The accounts of people with whom Haaretz spoke help show that Israel isn’t sticking to its promises and is sending people to the unknown, great hardship and sometimes even the risk of death.
Meles has heard about the demonstrations in Israel opposing the expulsion of asylum seekers. “You can see that I have a thorn in my side, but you can’t feel the pain,” he says. “It’s impossible to understand what we’re going through, but there are a lot of good people in Israel. Israelis are a terrific nation. Most understand what a human being is. It’s just the government that I don’t understand.”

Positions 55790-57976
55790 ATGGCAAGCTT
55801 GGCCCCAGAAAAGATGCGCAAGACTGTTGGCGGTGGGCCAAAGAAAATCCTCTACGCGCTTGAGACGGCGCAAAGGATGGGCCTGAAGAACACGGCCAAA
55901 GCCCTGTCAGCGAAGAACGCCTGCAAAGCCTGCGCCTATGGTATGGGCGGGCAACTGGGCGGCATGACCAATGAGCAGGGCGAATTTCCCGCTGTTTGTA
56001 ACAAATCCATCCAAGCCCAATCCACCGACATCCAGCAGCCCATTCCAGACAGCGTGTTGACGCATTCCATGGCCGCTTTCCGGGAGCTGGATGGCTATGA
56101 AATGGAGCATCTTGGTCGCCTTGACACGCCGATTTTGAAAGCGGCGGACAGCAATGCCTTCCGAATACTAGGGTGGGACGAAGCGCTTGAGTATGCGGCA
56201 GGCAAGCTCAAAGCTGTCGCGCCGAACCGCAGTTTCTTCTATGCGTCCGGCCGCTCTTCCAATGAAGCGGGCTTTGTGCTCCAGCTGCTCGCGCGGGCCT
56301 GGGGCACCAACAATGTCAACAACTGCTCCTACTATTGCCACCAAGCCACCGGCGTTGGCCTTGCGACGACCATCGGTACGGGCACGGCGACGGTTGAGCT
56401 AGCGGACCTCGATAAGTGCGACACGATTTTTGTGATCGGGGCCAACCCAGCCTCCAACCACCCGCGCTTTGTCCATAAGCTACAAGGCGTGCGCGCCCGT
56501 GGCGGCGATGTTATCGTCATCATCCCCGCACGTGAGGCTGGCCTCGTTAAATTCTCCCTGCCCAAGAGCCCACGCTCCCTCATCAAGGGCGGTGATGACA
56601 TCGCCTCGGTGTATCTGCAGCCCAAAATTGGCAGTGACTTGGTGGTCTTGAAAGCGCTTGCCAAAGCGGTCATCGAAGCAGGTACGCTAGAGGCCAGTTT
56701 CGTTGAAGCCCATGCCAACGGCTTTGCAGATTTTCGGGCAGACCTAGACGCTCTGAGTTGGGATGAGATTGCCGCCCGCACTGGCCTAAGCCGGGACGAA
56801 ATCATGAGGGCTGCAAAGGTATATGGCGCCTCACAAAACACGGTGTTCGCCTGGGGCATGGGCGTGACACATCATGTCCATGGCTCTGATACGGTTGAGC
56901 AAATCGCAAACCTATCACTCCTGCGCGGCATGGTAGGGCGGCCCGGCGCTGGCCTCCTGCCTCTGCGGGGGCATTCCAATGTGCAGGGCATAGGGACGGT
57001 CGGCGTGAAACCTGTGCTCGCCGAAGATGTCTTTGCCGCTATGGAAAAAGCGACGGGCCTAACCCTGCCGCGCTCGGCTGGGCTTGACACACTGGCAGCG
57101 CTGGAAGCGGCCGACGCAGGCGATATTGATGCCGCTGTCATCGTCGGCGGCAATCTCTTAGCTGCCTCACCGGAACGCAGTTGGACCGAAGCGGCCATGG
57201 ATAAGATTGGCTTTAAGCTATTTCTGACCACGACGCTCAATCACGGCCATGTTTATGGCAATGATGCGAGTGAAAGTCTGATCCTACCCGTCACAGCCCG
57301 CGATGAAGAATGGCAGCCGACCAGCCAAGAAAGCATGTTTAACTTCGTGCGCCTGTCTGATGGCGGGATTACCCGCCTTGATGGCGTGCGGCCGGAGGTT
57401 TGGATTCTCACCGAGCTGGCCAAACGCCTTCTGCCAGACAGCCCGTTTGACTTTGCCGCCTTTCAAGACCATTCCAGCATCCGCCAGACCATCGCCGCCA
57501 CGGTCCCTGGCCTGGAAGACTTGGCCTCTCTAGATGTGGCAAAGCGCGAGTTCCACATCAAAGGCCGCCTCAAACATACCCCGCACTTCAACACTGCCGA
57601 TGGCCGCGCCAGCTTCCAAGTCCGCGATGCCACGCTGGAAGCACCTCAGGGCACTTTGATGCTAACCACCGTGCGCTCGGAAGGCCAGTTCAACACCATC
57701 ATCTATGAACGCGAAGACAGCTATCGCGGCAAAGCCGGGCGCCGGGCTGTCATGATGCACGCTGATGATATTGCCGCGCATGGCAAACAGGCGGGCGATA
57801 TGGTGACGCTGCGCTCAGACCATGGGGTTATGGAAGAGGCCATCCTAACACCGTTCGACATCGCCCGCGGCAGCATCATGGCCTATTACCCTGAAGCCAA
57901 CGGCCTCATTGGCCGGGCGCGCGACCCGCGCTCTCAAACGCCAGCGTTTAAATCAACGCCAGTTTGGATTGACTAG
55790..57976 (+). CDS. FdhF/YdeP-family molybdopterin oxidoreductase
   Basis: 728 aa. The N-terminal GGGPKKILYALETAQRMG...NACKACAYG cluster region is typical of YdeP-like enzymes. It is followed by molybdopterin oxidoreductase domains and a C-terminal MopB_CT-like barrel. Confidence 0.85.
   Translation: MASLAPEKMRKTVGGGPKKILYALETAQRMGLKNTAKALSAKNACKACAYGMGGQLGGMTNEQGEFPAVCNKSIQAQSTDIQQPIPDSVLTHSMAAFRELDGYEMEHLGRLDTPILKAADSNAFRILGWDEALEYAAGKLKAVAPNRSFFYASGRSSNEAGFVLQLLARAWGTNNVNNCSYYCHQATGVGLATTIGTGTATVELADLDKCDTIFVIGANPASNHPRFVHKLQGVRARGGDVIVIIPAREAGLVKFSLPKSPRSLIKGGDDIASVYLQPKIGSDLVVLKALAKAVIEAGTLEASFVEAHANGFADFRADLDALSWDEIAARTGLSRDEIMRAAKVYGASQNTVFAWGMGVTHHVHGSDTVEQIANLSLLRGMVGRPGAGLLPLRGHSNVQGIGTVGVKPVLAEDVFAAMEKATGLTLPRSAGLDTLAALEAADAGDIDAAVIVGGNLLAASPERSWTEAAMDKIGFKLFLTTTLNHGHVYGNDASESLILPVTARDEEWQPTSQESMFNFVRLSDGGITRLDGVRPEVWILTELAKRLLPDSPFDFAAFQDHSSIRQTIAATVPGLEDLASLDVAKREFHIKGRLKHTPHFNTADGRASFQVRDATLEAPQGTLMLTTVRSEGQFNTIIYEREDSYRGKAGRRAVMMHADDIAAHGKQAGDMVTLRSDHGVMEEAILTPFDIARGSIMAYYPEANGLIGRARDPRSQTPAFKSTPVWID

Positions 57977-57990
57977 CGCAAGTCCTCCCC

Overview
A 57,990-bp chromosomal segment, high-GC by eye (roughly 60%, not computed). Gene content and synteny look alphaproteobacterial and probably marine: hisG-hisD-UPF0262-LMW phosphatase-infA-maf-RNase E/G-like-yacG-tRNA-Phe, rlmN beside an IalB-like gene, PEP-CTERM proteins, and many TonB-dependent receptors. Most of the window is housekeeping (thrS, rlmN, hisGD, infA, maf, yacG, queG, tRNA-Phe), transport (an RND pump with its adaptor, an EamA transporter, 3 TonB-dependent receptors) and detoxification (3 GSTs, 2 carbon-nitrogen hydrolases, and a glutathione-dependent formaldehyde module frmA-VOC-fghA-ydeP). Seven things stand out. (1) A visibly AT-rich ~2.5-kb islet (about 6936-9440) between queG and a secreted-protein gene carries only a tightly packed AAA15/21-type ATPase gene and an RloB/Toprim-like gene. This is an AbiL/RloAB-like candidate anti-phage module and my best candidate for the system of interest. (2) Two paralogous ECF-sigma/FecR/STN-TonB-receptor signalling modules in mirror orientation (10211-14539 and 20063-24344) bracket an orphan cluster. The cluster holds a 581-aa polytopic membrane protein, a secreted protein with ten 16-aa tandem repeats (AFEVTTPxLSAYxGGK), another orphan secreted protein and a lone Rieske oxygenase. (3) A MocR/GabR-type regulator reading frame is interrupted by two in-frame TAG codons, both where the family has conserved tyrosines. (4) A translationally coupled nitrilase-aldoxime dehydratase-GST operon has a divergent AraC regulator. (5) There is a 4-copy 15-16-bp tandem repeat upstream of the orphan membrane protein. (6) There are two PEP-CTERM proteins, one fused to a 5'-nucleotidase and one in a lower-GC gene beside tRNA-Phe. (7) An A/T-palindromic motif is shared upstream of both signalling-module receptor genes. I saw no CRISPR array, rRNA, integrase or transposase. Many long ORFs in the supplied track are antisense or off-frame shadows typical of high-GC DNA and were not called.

Less than three months after arriving in Uganda, Meles intends to uproot himself again, this time for Europe. If he makes it there, he says, “finally I’ll be able to start my life. I need to get married, to start a family.”
But there’s the risk that he’ll drown in the Mediterranean, be jailed in Sudan or be killed by the Islamic State in Libya. The fact that he’s Christian increases the risk. Even if he turns out lucky, other asylum seekers who leave Israel for Africa and then decide to go to Europe may not be as fortunate.